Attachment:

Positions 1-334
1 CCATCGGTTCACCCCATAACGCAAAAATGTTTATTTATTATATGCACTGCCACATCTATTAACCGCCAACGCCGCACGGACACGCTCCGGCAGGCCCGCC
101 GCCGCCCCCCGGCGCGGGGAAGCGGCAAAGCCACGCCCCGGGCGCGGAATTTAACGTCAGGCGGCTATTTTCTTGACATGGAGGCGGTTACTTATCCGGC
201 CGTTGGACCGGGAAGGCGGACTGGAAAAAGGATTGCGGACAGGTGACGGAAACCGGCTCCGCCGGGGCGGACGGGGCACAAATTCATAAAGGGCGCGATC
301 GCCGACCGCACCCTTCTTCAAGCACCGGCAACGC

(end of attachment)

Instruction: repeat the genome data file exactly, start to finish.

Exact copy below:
Positions 1-334
1 CCATCGGTTCACCCCATAACGCAAAAATGTTTATTTATTATATGCACTGCCACATCTATTAACCGCCAACGCCGCACGGACACGCTCCGGCAGGCCCGCC
101 GCCGCCCCCCGGCGCGGGGAAGCGGCAAAGCCACGCCCCGGGCGCGGAATTTAACGTCAGGCGGCTATTTTCTTGACATGGAGGCGGTTACTTATCCGGC
201 CGTTGGACCGGGAAGGCGGACTGGAAAAAGGATTGCGGACAGGTGACGGAAACCGGCTCCGCCGGGGCGGACGGGGCACAAATTCATAAAGGGCGCGATC
301 GCCGACCGCACCCTTCTTCAAGCACCGGCAACGC